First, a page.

'Once key to industry and transportation, Mississippi River poised for makeover in Minneapolis'

The closed barge terminal known as the Upper Harbor Terminal (above) plays a central role in the redevelopment of the Northside riverfront. 

As many blog and Mississippi Messages readers know, the riverfront north of St. Anthony Falls in Minneapolis is changing rapidly. What was once solidly industrial is now interspersed with parks and trails, and plans are in the works for more green space and additional mixed uses.

Two things played a key role in these changes: the closure of the lock in downtown Minneapolis and community activism.

In this Star Tribune feature, "Once key to industry and transportation, Mississippi River poised for makeover in Minneapolis," September 14, 2019, Janet Moore unfolds this transformation from a transportation perspective, tracing riverfront changes from the days of Dakota trails to bustling barge traffic to the relatively recent (2015) closure of the lock in downtown Minneapolis.

Now, rentable kayaks, bike trails and water taxis have sprouted up where barges once passed. And even more changes are afoot – including the redevelopment of a key piece of this rapidly shifting riverfront: the city of Minneapolis’s former port, a.k.a. the Upper Harbor Terminal

The Star Tribune story does an excellent job of placing the redevelopment of the closed barge terminal in context, illustrating both its size and long-term importance. It also makes a brief but important nod to the complications and conflict surrounding this pivotal project.

Community activism

Years ago, community advocates and organizations, including FMR, worked with the city and park board to put forward a new vision for this industrialized stretch of the river, one where community members could access the types of parks, trails and community-benefitting developments that exist in other areas of the city.

Together, we created the award-winning Above the Falls Master Plan (see archival article). Now, many pieces of that plan are being put into effect.

But how much community members will benefit is up for debate, especially when it comes to the Upper Harbor Terminal.

More choices needed  

Instead of working with residents to develop a suite of riverfront redevelopment options that would benefit both their neighborhoods and the city, as suggested in the Upper Harbor Terminal redevelopment study, the city of Minneapolis has advanced a single redevelopment proposal put forward by First Avenue and United Properties, i.e. the Pohlad family, prominently featuring an outdoor amphitheater.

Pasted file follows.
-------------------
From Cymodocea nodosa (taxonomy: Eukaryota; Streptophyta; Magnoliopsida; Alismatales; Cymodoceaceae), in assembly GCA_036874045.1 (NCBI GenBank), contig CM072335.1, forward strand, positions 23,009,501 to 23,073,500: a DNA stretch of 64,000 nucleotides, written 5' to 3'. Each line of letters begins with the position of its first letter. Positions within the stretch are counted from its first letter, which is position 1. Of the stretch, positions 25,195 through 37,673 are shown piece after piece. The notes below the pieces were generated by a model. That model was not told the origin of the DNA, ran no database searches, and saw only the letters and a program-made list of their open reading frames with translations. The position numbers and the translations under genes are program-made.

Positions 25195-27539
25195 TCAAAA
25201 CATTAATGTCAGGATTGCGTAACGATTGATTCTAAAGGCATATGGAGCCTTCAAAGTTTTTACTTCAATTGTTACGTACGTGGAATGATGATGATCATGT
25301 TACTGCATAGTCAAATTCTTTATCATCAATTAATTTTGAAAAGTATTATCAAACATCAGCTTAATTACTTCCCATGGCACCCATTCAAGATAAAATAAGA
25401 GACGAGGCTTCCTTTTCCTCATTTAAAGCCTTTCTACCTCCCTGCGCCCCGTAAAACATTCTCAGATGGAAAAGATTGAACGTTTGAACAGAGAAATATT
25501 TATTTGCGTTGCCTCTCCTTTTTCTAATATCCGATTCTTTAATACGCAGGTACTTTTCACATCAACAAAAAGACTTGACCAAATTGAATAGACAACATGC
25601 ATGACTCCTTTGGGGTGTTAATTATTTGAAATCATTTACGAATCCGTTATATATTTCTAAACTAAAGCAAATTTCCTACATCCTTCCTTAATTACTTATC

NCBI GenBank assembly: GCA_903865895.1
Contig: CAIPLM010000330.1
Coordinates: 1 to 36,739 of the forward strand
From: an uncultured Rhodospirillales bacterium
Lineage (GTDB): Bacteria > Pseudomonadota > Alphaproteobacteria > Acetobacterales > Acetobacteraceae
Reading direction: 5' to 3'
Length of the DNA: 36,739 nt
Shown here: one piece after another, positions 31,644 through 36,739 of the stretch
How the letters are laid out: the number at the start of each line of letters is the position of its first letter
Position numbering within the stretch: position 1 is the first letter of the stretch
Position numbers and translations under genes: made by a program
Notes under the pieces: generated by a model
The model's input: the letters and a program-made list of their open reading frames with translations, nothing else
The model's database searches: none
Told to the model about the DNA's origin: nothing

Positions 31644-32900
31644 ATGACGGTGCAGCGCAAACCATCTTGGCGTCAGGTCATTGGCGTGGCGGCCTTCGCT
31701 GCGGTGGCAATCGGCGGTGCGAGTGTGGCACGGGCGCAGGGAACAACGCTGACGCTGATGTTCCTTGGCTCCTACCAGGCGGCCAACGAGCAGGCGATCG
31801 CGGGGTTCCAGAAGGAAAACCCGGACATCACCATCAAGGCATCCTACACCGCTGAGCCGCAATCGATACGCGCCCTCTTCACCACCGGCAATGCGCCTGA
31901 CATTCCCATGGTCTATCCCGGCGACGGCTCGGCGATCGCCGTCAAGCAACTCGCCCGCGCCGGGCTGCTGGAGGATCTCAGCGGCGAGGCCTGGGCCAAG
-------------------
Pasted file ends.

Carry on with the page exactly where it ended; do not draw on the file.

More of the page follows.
As Colleen O’Connor Toberman, FMR’s river corridor program director, pointed out in the Star Tribune piece, this approach puts the earning potential of the publicly owned site in the hands of a few wealthy individuals.

Since this is public land, and public funds ($20 million) are being sought to subsidize the project, the city has a unique opportunity to give the public — including the community that they say will benefit from the redevelopment project, especially Northsiders — a voice in its creation.

Instead of being asked to weigh in on what to name the arena, community members should have the opportunity to imagine and assess additional development options. 

Alternatives abound

As we've written before, FMR isn't opposed to a performing arts venue at Upper Harbor Terminal. Every neighborhood deserves a great place to showcase their talents and enjoy music, dance, theater and poetry. The natural beauty and power of the Mississippi riverfront can be a great complement to that.

The community should have the opportunity to consider a much smaller amphitheater, scaled and oriented to the river, with the benefits of ownership and revenues flowing to the public — among other alternatives. That's the conversation we need to be having.

For more about Upper Harbor Terminal, follow our UHT Twitter account, check out our blog, or contact Colleen O'Connor Toberman, River Corridor Program Director, at ctoberman@fmr.org or 651-222-2193 x29.

Minneapolis residents, take action now. Urge the mayor and city council to ensure equitable benefits to the Northside community.

You can also become a River Guardian to hear from us when opportunities for advocacy on this and other river-related issues arise.